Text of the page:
Staff, visitors and patients have not been treated with due respect or due care by management within the Northern Health & Social Care Trust, this is your opportunity to have you opinions heard. Results of this survey will be shared with the Heath Minister and the Health Committee. Both of whom are aware of several risks that have occurred in Antrim Hospital. No personal information is gathered and you will not have to give us your name, we just need your experience.
We would take this opportunity to thank the nurses and other front-line staff who at this time are working under considerable pressures, pressures that are purely the fault of bad managerial decisions within the Trust.
When we are ill and require admission to hospital the very least the management of the Northern Trust can do is ensure that we have beds that are medically safe to be treated in. Also management should ensure that patients are afforded privacy and human dignity and not have patients wheeled into wards to lay on show beds for the general hospital population to see.
It is time to send a message to the Northern Trust management that is loud and clear, we are patients but be are also human beings.
A Report published today by the Comptroller and Auditor General, Kieran Donnelly, examines audit issues arising in Health and Social Care sector in Northern Ireland in 2011-12. This is the fourth such report on the Health and Social Care sector. The sector spends more than £4.4 billion a year.
Mr Donnelly said “While 2011-12 was a year where the Health and Social Care sector recorded good financial results it was also a period when a range of important measures of health care performance, including Accident and Emergency waiting times, declined. The Department of Health, Social Services and Public Safety has noted some improvements in the early part of the current year. I will examine if this trend has been sustained in 2012-13.”
The GOD COMPLEX and the patient….Things you may assume your doctor tells you.. but he may not….even though he is legally bound to! March 2, 2013 by helenhamill
Things you may assume your doctor tells you.. but he may not….even though he is legally bound to!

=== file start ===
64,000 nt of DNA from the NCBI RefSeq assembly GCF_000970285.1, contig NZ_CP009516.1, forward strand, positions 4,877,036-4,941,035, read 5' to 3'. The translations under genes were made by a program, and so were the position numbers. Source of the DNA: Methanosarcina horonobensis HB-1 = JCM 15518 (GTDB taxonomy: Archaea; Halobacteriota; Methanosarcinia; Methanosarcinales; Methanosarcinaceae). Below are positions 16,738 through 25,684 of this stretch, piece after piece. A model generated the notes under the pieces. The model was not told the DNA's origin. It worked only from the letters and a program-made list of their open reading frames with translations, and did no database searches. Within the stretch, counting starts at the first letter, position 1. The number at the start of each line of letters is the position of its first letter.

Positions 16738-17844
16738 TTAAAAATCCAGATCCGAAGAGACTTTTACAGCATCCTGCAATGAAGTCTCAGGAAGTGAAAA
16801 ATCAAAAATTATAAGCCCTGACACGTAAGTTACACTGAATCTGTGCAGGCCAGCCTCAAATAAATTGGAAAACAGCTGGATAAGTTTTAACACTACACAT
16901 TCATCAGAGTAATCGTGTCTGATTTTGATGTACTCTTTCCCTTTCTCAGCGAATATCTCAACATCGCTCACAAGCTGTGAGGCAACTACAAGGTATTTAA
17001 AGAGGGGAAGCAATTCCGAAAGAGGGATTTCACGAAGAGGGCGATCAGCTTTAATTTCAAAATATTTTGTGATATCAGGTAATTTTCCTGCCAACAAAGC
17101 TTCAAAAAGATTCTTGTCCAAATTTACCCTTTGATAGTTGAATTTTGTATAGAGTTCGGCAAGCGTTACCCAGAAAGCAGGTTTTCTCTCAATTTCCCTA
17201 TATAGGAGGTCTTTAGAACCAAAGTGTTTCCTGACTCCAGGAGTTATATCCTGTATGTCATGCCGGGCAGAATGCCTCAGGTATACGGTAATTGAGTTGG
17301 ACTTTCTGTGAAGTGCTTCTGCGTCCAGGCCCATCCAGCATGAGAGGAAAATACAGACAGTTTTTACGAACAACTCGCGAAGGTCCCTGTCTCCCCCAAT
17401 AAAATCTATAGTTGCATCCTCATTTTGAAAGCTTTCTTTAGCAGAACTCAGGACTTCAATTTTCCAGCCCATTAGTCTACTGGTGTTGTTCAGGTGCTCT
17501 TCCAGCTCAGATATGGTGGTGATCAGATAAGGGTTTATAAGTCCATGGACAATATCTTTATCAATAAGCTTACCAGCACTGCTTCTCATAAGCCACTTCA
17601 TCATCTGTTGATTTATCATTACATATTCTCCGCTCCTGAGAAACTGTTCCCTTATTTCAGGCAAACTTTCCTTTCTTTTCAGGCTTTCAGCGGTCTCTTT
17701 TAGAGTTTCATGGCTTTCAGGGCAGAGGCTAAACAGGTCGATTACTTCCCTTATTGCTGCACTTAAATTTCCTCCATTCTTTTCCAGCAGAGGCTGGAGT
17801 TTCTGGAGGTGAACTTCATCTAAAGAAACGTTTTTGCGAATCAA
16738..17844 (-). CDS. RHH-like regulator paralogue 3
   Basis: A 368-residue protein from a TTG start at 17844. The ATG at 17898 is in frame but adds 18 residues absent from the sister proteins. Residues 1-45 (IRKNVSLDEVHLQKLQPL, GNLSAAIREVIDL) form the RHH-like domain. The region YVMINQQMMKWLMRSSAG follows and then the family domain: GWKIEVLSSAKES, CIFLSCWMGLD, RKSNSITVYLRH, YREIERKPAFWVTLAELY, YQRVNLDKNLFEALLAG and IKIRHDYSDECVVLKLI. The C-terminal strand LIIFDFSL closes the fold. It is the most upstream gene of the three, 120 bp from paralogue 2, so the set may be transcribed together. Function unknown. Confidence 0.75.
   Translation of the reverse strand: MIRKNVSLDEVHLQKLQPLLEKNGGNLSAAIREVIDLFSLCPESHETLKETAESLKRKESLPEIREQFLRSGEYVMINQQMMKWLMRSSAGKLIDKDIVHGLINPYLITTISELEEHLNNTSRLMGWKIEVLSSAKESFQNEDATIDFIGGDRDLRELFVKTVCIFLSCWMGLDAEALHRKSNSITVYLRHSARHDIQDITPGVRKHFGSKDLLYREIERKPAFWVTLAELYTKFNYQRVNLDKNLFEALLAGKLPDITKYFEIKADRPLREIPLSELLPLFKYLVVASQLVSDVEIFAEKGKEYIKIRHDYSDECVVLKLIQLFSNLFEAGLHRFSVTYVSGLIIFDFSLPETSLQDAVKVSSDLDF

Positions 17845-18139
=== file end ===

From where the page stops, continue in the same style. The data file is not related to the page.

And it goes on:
Things you should be able to TRUST your doctor to do…
but you can not!.
Am writing this, because sadly, we have personally had direct experience of this.
and since then we have found large amounts of anecdotal evidence to suggest that this is a common practice!
There are ethical doctors and there are arrogant do not question me practitioners!
This is a MASSIVELY important issue to me personally…. and i can’t count the amount of my life that i have spent questioning, researching, and sometimes PROVING that Doctors need to realise they are not infallible!
I abhor the God-Complex of many healthcare providers, or to give it the more polite and equally superior and condescending medical term…it is “Medical Paternalism”.
A lot of medical legal cases depend on “informed consent” of the patient being given.
If you are given ONE tablet, you are meant to understand its use, its reason and its potential side effects.
There is a PIL – a Patient Information Leaflet with your drug. This legally warns you of the potential complications….although its only fair to tell you, that through bad experience, we have learned that the PIL in UK may not have the level of detail on complications as the PIL in USA -a more legislative society, seems to merit more ass covering on drug company behalf.
If you have any problem then with your medication, as cited on the leaflet, and as firstly explained by the Doctor, then you go back and report it…your Adverse Drug Reaction…and you together discuss new plans of treatment appropriate for your case.
in your timed 10 minute slot, is your doctor/GP meant to examine, diagnose, notate and record in your file and explain to you possible problems with meds? YES
this stands equally true for:
· an adult
· a child
· a child with mental impairment
· an adult with mental impairment
so YOU the patient, YOU the parent or YOU the carer should ALWAYS be giving informed consent to any change in prescription or treatment.
The GMC is the General Medical Council…the governing body for GPs, specialists, Trust employees….states in its good practice guide some VERY conflicting and contradictory advice! These are available on line at http://www.gmc-uk.org/ where the catchy slogan is
“Regulating Doctors, Ensuring good medical practice”
Let me give you a few examples, which MAY surprise you.
In the GMC “Ethical Guidelines” , in a section called Discussing Side Effects and other Risks:
28. …”the amount of information about risk that you should share with patients will depend on the individual patient and what they want or need to know”
29. .. “you MUST identify the adverse outcomes that may result from the proposed options”